## Herbie Hancock (and Zakir Hussain), Santiago 2013

From: andrew cooke <andrew@...>

Date: Thu, 15 Aug 2013 11:45:40 -0400

[Edited to fix typo in title; sorry]

Last night we went to see Herbie Hancock, whose 2013 tour includes S America.
It was pretty damn good.

As you might imagine, given Hancock's age and history, this was something of a
retrospective - they played (or at least quoted) music from throughout his
career.  But it also appeared to be almost all improvised (to some extent) -
fresh and energetic.

Depending on your taste, I guess some parts will appeal more than others.  For
me, Rockit on an Ax-Synth more than makes up for his Vocoder singing elsewhere
:o)  But if there was a general sound to the evening, it was a hard-rocking
rhythm section with piano vamp.  And who can complain about that?

Best surprise (because I hadn't read the publicity I guess) of the evening was
that Zakir Hussain played tablas!  Wow.  And he had a long solo, which in
included a (short, but amusing) call and response with someone in the
audience.

Hancock's solo piano was also worth mentioning.  A beautiful change of pace in
the middle of the evening.  Wish I had a set list.

The rest of the quartet was Vinnie Colaiuta on drums (who the crowd loved) and
James Genus on bass.  I found it frustratingly hard to hear Genus - maybe his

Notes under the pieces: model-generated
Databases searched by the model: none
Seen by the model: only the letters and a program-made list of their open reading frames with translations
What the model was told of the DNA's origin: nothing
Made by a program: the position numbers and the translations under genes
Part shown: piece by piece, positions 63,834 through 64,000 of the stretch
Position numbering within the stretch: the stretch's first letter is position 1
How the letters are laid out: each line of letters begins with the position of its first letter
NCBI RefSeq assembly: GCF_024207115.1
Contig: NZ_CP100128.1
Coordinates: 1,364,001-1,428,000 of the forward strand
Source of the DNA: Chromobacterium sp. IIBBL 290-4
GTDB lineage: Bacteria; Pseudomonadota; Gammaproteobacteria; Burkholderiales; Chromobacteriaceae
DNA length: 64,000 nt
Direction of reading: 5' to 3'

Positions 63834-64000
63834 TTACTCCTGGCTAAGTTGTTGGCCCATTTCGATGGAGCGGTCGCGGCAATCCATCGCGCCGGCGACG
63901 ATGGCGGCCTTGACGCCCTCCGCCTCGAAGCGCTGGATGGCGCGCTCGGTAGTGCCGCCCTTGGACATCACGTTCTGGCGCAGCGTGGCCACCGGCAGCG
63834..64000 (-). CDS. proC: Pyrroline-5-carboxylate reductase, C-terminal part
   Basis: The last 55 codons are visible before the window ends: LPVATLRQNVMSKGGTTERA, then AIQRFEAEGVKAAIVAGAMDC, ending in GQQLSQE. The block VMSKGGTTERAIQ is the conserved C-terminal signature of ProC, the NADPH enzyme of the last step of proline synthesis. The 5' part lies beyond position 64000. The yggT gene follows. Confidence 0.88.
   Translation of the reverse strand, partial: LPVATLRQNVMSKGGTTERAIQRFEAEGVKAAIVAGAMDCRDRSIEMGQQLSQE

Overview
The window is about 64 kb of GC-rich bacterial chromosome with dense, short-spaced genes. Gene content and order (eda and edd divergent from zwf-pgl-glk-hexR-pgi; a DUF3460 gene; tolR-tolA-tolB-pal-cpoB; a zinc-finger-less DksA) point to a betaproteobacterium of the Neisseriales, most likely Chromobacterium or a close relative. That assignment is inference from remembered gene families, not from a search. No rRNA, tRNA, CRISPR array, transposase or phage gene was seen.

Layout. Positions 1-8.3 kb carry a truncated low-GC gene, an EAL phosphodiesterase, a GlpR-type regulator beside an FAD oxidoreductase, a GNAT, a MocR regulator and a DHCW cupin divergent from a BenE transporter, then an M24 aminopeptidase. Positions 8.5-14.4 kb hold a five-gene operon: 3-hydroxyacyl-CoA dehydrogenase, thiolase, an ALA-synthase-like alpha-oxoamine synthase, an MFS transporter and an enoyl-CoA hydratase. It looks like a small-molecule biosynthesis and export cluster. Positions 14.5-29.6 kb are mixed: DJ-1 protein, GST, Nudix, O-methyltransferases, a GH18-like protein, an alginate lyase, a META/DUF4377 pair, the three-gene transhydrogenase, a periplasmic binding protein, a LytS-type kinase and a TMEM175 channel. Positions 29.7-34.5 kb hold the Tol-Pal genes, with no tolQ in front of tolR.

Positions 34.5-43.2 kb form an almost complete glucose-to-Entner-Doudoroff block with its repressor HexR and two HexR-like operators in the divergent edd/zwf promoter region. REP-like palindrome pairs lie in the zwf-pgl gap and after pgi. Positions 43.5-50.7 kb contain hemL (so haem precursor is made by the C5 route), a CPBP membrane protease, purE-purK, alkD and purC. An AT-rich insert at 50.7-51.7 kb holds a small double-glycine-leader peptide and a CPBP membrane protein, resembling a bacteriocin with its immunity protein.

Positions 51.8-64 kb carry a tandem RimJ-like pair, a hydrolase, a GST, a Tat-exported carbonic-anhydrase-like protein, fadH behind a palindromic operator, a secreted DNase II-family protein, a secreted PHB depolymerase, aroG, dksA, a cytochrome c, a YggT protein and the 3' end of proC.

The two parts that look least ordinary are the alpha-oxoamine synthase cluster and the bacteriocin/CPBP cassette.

tone had too little edge, or he was just too far down in the mix.  Perhaps
they were trying to make room for the tablas?  I guess the piano left hand and
tablas leave little room for bass?  Anyway, it was a pity I couldn't hear
more.  Colaiuta was workman-like - mostly a bit too "powerful" for my taste,
but he was glorious on Seventeen (I gave up trying to count and just
listened!)

The location (Caupolican) was great - big enough for a crowd, but small enough
to be intimate.  But either I am going mad, or the balance on the sound system
was way off.  Everything seemed to come from the left, which is very annoying
when the tabla solo is to the right of the stage...

Anyway, great evening.  Smiling writing this, and worried that I have used too
many superlatives, but unable to cut any.

Andrew

PS I mentioned Marc Myers's "Why Jazz Happened" here before.  His chapter on
the effect of rock on jazz really helps understand Hancock's musical
progression.  IMHO.